Women-only affordable housing rejected by west London planning committee


lans to build 60 new women-only affordable flats in west London’s White City have been dealt a major blow after the local council rejected the scheme.

Women’s Pioneer Housing (WPH), a housing association founded by suffragettes, and developer HUB said they were “disappointed” after Hammersmith & Fulham’s planning committee refused to grant permission for the project.

Under the plans, designed by architect AHMM, the housing association’s tired existing offices and 36 flats at 227 Wood Lane would have been demolished and replaced with 60 new affordable homes for single women on the housing waiting list and a new HQ for the housing provider.

The new affordable housing would have been funded by a second “enabling” development on the same site; an 18 storey co-living tower with 209 studios for build-to-rent developer HUB.

Designs for the women-only housing scheme and co-living tower in White City


The scheme was rejected for four reasons; the height of the building, its energy efficiency, the detrimental impact on neighbouring homes and the “standard” of the proposed accommodation, according to minutes posted on the council’s website.

Neighbouring borough Kensington and Chelsea had objected to the height of the 18-storey tower, arguing it would have a “harmful impact” on the listed Kensal Green park and garden.

Other local residents had raised concerns about the co-living element of the scheme, they said was “experimental and risky”.

The co-living scheme would have included studios of around 24 m2, with a shower room, a central bed area, a separate living area, and small kitchenettes with a hob and fridge, according to documents filed with the council.

The tower also included a communal roof terrace and an entire level given over to a range of shared kitchens facilities, capable of being used by 53 people at a time, plus dining areas including booths or more traditional tables.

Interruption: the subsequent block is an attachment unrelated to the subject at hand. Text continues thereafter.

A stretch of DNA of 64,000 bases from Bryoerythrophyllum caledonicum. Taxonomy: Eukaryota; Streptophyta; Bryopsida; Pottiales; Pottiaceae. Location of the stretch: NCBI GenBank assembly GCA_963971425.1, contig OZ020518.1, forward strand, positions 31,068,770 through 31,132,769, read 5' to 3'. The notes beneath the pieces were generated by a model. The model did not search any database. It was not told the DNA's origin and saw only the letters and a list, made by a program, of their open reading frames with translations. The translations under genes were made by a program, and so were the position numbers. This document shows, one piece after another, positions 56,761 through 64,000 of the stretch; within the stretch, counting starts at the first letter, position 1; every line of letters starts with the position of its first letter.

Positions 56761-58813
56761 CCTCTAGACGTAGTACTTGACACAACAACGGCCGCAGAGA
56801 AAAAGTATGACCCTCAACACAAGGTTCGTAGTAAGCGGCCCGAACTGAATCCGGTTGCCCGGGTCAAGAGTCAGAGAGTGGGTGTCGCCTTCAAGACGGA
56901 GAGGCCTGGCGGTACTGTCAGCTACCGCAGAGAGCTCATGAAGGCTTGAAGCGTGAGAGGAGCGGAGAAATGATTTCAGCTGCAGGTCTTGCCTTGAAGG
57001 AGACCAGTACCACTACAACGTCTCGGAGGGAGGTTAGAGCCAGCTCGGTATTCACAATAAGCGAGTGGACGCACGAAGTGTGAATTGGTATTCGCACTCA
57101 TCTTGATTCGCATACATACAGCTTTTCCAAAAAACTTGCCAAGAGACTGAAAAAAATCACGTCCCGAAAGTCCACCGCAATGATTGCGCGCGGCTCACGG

London and other large cities have seen a surge in co-living projects, a model based on the principle of student halls but aimed at young professionals with luxury facilities from workspace to ‘sky bars’, wellness centres, or even swimming pools.

But while the model is profitable, many planning committees in London have been turning down co-living projects due to concerns over the size of the rooms, which don’t have to meet space standards, and the affordability of the rents.

In a statement, HUB and Women’s Pioneer Housing said they were “very disappointed” that its plans had been refused.

“The application followed four years of engagement with the London Borough of Hammersmith & Fulham, the GLA and the local community. As a result of this process, our proposals had been refined to address feedback, resulting in a significant reduction in height from 29 to 18 storeys, revised materiality, improved public realm and community benefits.”

“Alongside our partners Bridges Fund Management, an impact investor, we will now take some time to carefully consider our next steps.”

Founded in 1920 by suffrage campaigners, WPH is an independent, women’s-only housing association which owns and manages just over 1,000 socially rented homes across London.


Its website explains how nearly a century after Women’s Pioneer was first established, women still face “particular disadvantages” in finding secure and affordable housing.

A Hammersmith & Fulham Council spokesperson said: “We can confirm that the item relating to 227 Wood Lane was refused planning permission on Tuesday night (11 October) by H&F Council’s Planning Applications and Development Control Committee.

The officers’ recommendation on the agenda to grant planning permission was overturned by the committee and planning application was refused.”


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